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BatiGol Weekly 104: I’ll believe in anything

In which we discuss international breaks, managing expectations, and ugh we are so bored over here right now.

ACF Fiorentina v US Sassuolo - Serie A
We’ve both been very brave. Walked around with both legs.
Photo by Gabriele Maltinti/Getty Images

I dread international breaks. Sure, the lack of actual football always results in boredom and malaise and really stupid transfer rumors, but none of those are the bad part. The bad part is the introspection that such ennui forces me into. Not on, like, a personal level, but on a Viola level. In plain speech, the international breaks are when I try to figure out what the heck is going on at Fiorentina and whether or not I feel good about it.

Lord knows that this has been a tricky year to figure out. After selling nearly all the starters from the Paulo Sousa era and replacing them with a largely untested group, we were always in for a bumpy season, especially as they learned to play within Stefano Pioli‘s defensively demanding framework which would take the club away from the champagne football Vincenzo Montella had instigated in favor of a more muscular, modern, pressure-based approach. We predicted growing pains, and growing pains are what we’ve gotten.

The question, though, is whether we’ve witnessed growth—that is to say, progressive improvement in various phases of the game—or whether it’s just been change that hasn’t really helped anything, resulting in an entirely lost season. (Although it feels wrong to talk about losing anything this season after Davide Astori, but bear with me.)

Some of it’s a matter of perspective. After all, Federico Chiesa has clearly become the best player on the team and just got his first Italy cap, but he’s still struggling to get his end product right. Giovanni Simeone has had a few bright moments, but hasn’t scored since 5 January, a stretch of 8 goalless matches. Pretty much every player has been similarly uneven; Jordan Veretout and Milan Badelj have been consistently good, but play roles that tend to facilitate match-winning players rather than winning matches themselves.

There aren’t any good answers here, obviously. There’s no way to know if there’s progress being made until we can compare the final product (probably at season’s end) to the starting one. These international breaks give us the time to contemplate these questions, but don’t extend us a chance to obtain a definitive response, unlike at the end of the year when we can look back on the body of work as a whole. But even then, we get to look forward, worming our way through wild hypotheticals about what’s going to change in the upcoming season that will see the Viola return to their rightful place: challenging for the Champions League.

During these breaks, we’re denied even that pleasure. All kinds of things can (and very well may) happen in the remaining 10 games of the season that will dramatically alter how we perceive the lads and the mister. We can’t reasonably pass judgement on an incomplete work; all we can do is extrapolate, which is fun but not particularly nourishing, as we have to throw away all our conclusions as soon as further information (viz: the next match) comes to light. Instead, we’re stuck pondering the unponderable things, locked in a morass of our own minds, unsure what to believe, and with nothing to do but wait until rescue arrives.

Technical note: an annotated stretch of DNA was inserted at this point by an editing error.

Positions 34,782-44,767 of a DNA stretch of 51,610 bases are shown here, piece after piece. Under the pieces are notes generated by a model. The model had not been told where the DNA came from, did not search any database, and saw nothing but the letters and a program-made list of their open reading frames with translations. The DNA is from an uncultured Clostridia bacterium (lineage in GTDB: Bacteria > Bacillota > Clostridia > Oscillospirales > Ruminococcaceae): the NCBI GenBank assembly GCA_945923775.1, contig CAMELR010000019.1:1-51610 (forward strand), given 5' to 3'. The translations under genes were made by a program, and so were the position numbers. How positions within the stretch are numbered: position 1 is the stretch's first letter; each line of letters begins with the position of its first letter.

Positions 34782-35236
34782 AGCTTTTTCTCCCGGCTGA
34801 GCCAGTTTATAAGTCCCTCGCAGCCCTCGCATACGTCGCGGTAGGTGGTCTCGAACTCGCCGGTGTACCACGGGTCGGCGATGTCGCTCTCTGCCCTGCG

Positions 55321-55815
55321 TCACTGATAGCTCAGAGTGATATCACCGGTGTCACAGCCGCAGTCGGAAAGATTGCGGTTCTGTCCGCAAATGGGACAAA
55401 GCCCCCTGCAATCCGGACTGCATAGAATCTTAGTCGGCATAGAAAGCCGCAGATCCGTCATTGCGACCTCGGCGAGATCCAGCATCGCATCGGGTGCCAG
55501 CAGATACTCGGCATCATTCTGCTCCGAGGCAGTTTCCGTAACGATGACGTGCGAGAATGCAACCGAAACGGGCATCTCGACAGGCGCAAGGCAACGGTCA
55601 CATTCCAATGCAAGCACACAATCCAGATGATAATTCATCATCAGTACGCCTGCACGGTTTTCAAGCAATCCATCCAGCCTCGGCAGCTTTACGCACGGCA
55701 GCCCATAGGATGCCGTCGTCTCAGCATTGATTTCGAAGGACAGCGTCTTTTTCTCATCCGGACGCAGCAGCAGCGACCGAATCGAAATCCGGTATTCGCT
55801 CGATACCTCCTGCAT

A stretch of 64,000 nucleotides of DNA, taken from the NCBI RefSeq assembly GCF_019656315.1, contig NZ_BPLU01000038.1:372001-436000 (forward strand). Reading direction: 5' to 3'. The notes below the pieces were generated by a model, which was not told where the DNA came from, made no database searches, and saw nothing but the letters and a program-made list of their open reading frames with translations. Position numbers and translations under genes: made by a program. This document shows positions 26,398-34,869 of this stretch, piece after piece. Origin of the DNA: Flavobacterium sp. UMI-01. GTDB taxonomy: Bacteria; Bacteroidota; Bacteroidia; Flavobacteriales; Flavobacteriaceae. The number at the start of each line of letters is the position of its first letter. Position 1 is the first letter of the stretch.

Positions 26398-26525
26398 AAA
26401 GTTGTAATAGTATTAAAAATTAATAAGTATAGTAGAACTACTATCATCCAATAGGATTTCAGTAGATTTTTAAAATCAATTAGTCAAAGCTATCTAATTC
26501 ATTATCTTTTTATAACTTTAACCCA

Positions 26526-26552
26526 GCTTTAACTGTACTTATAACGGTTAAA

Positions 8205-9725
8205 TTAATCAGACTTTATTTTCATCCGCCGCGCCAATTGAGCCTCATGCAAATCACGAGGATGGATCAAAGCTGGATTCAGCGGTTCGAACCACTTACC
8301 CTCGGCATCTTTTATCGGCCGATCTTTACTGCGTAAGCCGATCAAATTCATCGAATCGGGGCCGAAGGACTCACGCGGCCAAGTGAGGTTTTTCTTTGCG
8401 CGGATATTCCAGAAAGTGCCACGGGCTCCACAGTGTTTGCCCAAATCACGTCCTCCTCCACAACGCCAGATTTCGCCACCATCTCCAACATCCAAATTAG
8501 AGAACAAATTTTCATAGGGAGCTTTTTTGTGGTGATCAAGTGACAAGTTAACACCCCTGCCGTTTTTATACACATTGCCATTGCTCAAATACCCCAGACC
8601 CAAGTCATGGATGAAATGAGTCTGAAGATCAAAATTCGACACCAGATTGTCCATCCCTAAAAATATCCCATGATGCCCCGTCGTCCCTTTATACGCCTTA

But fear not, for it will arrive. Crotone visits the Franchi on Saturday, and we’ll be able to focus on football again. Just hang in there, friends. It gets better, and it gets better soon.

Latest news

Here’s a quick rundown of which Viola players are on international duty.

Marco Sportiello is going to extend his stay in Florence if you believe the Corierre dello Sport, which we do. At least in this one thing.

Another reason to correlate international breaks with bad stuff: Viola fans assaulted the Empoli Primavera at the Viareggio Cup. I could barely put my disgust into words, but here they are.

In better news about young Italian players, Corvino is reportedly eyeing a talented teenager from Benevento.

And, if you like your transfer rumors on the unlikely side, how about this one about Germán Pezzella moving to Atlético Madrid?

Must read

Serie A finally has a new president, and he’ll probably do little to rock the boat. Full story here.

In another not so warm and fuzzy story, former Viola midfielder Christian Manfredini is going to jail for not paying child support. Don’t do that.


Since I just wrote about how stupid it is to judge the season when you can’t see all of it, how would you judge Fiorentina’s season thus far?

This poll is closed

  • 5%
    Catastrophic. Sack the people who are responsible for sacking the people who sacked the people who made the decisions that led to this.
    (2 votes)
  • 2%
    Pretty bad. I’m starting to consider buying a Poggibonsi jersey and officially changing my allegiance.
    (1 vote)
  • 58%
    Meh. I remember beating Bayern in the Champions League, but I also remember Delio Rossi punching his own player the next year. This is solidly in the middle.
    (20 votes)
  • 20%
    Fine. I may give my Poggibonsi jersey away to charity.
    (7 votes)
  • 11%
    Wonderfully. This season has far exceeded my expectations, and I’m also definitely not Cyril Théréau. My name is, um, Thyril Céréau, which is very different.
    (4 votes)
34 votes total Vote Now

Comment of the week

Sometimes the internet produces something that doesn’t suck, and baelfire found such a thing. This is really dang cool.

That’s it for this week, folks. Be careful out there. It can be dangerous.